The start of a new year is always a time of good intentions and resolutions. Most usually involve
a temporary lifestyle change aimed at reducing waistlines, improving health or trying to get some return from that expensive gym membership. But this year something bigger is in the air. Maybe it's a reaction to the dramatic events of last autumn, but there seems to be a growing chorus for a change in the way we do business.
While no-one can disagree that free-market capitalism has made lots of people staggeringly wealthy over the past 100 years, it is a flawed system—at its best it's the least bad option available—and some of those failings were horribly exposed last year. Of course, fringe activists have been calling for the dismantling of global capitalism for years. The difference now is that business leaders, entrepreneurs and academics recognise that the relentless pursuit of growth and profit at the expense of everything else is hollow. As Rory Stear, founder of Freeplay Energy, put it to me recently: "Businesses are legal persons and a person without a conscience is a psychopath. Business must have a conscience."
Bill Gates and Warren Buffett agree, having combined to give almost $70bn (£48bn) between them to Gates's new foundation. And in the UK, philanthropic capitalism is on the rise. Rich entrepreneurs such as Sir Tom Hunter have committed not just money, but time and their talents to a wide range of causes. Gates calls it "creative capitalism". But it's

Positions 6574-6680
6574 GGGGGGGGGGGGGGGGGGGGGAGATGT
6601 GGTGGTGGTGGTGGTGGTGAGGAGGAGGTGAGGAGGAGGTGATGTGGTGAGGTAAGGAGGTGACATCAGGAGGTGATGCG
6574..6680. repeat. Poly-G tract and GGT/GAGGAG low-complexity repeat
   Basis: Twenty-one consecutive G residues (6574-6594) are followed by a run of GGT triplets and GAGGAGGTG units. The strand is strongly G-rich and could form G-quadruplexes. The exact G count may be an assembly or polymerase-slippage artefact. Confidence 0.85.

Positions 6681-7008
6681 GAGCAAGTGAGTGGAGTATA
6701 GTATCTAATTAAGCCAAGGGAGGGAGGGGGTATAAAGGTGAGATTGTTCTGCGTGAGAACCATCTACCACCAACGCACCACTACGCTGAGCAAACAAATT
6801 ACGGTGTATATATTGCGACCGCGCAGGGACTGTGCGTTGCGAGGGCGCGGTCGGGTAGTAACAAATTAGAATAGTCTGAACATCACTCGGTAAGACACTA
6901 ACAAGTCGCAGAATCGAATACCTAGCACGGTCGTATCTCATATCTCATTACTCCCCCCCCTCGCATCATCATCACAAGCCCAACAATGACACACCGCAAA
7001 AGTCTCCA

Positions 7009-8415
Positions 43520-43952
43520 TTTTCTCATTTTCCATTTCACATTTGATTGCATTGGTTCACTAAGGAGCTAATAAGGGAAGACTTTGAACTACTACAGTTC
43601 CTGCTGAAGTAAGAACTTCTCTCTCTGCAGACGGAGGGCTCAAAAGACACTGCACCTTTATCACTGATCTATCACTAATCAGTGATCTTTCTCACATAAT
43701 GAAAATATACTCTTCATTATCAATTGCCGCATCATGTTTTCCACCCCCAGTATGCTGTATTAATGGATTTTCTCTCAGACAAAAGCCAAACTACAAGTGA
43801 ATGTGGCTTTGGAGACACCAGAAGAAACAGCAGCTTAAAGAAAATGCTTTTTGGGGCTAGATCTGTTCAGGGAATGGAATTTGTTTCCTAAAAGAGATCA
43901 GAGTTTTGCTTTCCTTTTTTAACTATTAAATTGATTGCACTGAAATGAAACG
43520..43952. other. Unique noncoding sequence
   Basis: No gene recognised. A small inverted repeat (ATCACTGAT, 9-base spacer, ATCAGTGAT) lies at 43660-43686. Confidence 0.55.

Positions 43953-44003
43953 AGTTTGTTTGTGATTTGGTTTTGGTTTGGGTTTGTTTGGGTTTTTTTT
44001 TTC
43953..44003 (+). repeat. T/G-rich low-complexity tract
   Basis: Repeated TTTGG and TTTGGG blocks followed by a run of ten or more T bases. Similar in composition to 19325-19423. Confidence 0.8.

not just those who have already struck gold that are developing a conscience. Across the world there has been a boom in so-called social entrepreneurialism, with a new breed of company placing all stakeholders on a par with shareholders.
Tim Smit, founder of the Eden Project, considers this "the most important corporate development for 300 years". I caught up with him to talk about these improvements and why he feels so strongly that business should be about more than profit and growth. And he had harsh words for those he sees as responsible for last year's financial collapse and the imminent recession. There's no doubt that 2009 will be tough. But it might help us all to remember that there's more to business than returning a financial profit.